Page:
It seemed like months since he had tasted a decent drink of water. The sun felt like it was burning a hole through his old miner's hat. His lips were long since chapped beyond recognition, but he wanted to find that pot of gold he'd been looking for. Heat was part of mining in the desert. Nonetheless, August in the Funeral Mountains of Death Valley was no place for a man to be alone. But it was 1871, and he was alone. He thought.
His mule was down slope several yards, trying to find something to munch on in the sparse desert vegetation. He had only his pick with him -- and a good thing too! He almost brought his life to an end when he spotted the rattlesnake in just the nick of time. He pulled his foot up, stopping his step in mid-stride and jumped back a'swinging just as the rattle tail struck out! He chopped down with the pick and won the battle with the snake.
In the aftermath of the fight, he saw where his pick had busted up a good bit of dirt and rock. The rock had a look to it like ore. He felt it and looked closer. His heart almost stopped. He had found silver!
Well, like all stories of the desert, things are not always as they at first seem to be. The old miner thought he had found silver chloride and a boom started faster than you can say Death Valley Scotty. The initial strike turned out to be lead chloride instead of silver, but still miners were flocking to Chloride City on the Chloride Cliffs. Some mines were productive; most weren't.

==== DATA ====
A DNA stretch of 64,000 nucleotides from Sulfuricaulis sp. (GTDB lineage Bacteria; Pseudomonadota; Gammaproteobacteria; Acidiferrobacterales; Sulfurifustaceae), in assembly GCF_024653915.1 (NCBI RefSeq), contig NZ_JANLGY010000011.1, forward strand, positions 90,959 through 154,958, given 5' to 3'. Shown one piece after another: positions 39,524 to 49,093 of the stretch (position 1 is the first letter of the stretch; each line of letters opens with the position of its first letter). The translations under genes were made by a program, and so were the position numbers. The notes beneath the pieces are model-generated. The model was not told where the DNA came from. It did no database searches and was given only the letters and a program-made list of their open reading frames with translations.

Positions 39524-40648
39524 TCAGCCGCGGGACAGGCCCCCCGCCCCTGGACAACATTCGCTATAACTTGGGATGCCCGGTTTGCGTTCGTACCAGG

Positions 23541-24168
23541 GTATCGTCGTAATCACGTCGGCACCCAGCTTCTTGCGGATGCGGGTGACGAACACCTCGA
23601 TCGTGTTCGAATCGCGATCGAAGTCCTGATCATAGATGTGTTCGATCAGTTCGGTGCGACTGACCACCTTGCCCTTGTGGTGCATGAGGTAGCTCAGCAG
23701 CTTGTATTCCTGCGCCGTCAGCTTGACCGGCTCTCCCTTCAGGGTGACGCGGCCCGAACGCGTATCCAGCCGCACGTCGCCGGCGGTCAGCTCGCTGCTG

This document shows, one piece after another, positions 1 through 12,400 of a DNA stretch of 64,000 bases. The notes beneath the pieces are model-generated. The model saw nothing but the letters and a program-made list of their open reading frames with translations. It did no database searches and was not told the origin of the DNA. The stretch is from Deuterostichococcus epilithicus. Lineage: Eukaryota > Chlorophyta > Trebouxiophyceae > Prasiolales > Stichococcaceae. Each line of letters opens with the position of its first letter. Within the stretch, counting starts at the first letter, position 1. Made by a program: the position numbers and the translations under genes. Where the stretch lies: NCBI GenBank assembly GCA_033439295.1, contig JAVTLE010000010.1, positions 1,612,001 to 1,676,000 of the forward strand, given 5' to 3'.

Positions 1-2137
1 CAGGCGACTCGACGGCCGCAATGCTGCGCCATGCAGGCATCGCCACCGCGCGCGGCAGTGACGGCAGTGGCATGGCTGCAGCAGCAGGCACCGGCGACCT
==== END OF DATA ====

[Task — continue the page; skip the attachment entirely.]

Today you can visit Chloride City in your SUV (four-wheel drive) and have a wonderful day exploring what is left of our heritage in this once raucous boomtown of the old west. Located directly above Keane Wonder Mine, south of Hell's Gate, the Chloride Cliffs were also known as the "Rim of Hell."
Gold was also discovered there, in fact, on two
occasions. Chloride City took on another nickname in 1878
as the "City of Gold." This boom lasted about five
years. Then in 1905 gold was discovered again. Welsh and Irish
miners were imported to the area to apply their mining skills
to some pretty harsh conditions.
If you consider that their drinking and mining water had to be pumped up some 3,500 feet from Keane Wonder Springs, you can only marvel at their ingenuity and persistence. In those late 1800s, miners did some amazing things in search of their own pots of gold. A lot of them died trying, and the gold veins petered out in a few years. The town started to die.